How to defend an unlawful detainer case in California

I have compiled here a small summary of some of the most common defenses to unlawful detainer cases, more commonly known as an eviction, for tenants residing in California. Nothing in this post is meant to be legal advice for any specific case. Nor is it an all-inclusive list. There are many other reasons why a tenant may prevail in an unlawful detainer that are not included here.

If after reading this post, you believe that you have a defense to the unlawful detainer, then please click here, to schedule a consultation to discuss your case.

In order to know whether or not you have a defense to your unlawful detainer that will hold up in court, it is important to understand what the plaintiff must prove to the court in order to win the case.

First, the plaintiff must be able to show that he is the owner of the property, or that the person testifying in court is acting with the authority of the owner of the property. Usually the court will accept the plaintiff’s testimony on this point without asking for any further proof, and in most cases the court will not allow a tenant to argue about whether the plaintiff is the owner of the property.  This is especially true if the plaintiff has a written rental agreement signed by the defendant.

There are cases, however, where the person, or property manager attempting to evict is not the actual owner of the property and does not have any contract or relationship with the tenant. If this describes your situation, then you may have a defense.

Second, the plaintiff must show that there is a landlord/tenant relationship between the parties. If you have signed a written rental agreement with the plaintiff, or if the plaintiff has ever accepted a rent payment from you on behalf of the landlord, then this will usually not be a hard point for the plaintiff to establish.  If the party that has filed the unlawful detainer is not your landlord or an agent acting on behalf of your landlord, then they don’t have the right to evict you (the legal term is that the plaintiff lacks standing). If you are a subtenant, then the tenant you rented from, rather than the landlord, will have standing to bring an eviction.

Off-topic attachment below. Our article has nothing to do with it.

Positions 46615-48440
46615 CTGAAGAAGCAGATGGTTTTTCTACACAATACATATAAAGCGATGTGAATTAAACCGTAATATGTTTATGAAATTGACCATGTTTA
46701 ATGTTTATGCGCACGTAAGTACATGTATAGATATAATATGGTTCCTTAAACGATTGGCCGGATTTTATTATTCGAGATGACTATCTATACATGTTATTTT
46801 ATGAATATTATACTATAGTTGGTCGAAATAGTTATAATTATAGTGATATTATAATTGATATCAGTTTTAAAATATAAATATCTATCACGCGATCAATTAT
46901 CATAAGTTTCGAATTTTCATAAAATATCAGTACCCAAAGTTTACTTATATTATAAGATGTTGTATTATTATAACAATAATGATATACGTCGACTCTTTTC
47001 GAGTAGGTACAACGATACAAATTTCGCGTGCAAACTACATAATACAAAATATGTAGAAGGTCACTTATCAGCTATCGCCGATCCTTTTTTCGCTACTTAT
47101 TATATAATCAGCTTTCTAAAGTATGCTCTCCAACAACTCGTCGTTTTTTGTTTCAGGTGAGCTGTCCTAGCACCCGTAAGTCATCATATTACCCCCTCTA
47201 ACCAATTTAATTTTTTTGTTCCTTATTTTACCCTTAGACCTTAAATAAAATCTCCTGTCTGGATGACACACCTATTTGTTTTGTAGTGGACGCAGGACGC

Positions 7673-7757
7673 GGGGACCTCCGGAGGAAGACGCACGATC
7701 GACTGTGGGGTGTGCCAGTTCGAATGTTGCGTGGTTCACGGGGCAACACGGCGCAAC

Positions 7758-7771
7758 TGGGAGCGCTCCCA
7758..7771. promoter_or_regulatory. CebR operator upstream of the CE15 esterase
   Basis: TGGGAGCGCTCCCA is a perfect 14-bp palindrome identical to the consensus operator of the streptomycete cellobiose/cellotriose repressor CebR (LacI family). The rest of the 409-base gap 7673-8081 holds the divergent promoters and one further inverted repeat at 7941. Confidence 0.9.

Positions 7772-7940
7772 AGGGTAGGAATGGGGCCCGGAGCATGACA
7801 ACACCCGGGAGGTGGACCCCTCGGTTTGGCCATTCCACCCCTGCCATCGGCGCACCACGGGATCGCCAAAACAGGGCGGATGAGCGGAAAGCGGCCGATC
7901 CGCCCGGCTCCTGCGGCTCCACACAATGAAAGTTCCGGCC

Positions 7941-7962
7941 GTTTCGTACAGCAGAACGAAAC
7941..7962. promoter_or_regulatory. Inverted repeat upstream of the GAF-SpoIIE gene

If the plaintiff can establish that he or she is the landlord of the defendant, then the next thing the court will want to know is why the case was filed. The information explaining why the plaintiff wants to evict the tenant must be contained in a written notice. There are several different kind of notices that may allow a plaintiff to bring an unlawful detainer, but the most common are notices demanding the payment of rent and notices to terminate a tenancy. Whatever the notice is, it must be attached to the complaint, it must be dated, it must accurately describe the property where the tenant lives, and it must give the tenant a set period of time to act.

If the reason for the eviction is for nonpayment of rent, then the notice must give the tenant at least three days to pay the rent. The first day is the date following the date the notice was given to the defendant. Some rental agreements require that the landlord give more than three days to pay the rent when notice is given. If that is your case, then the court should enforce that rule under the contract, but any attempt to shorten the period to less than three days is invalid under California law.  If the notice is a notice to terminate, then it must give a minimum of thirty days under normal circumstances. If the tenant has lived at the residence for more than one year, then it must give at least 60 days for the tenant to move. If you live in the City of San Diego at the same residence for more than 2 years, then the notice must explain why the landlord wants to evict you. For more information about the San Diego Tenants’ Right to Know Ordinance click here.

Some of the most common reasons why a notice may be defective are listed below: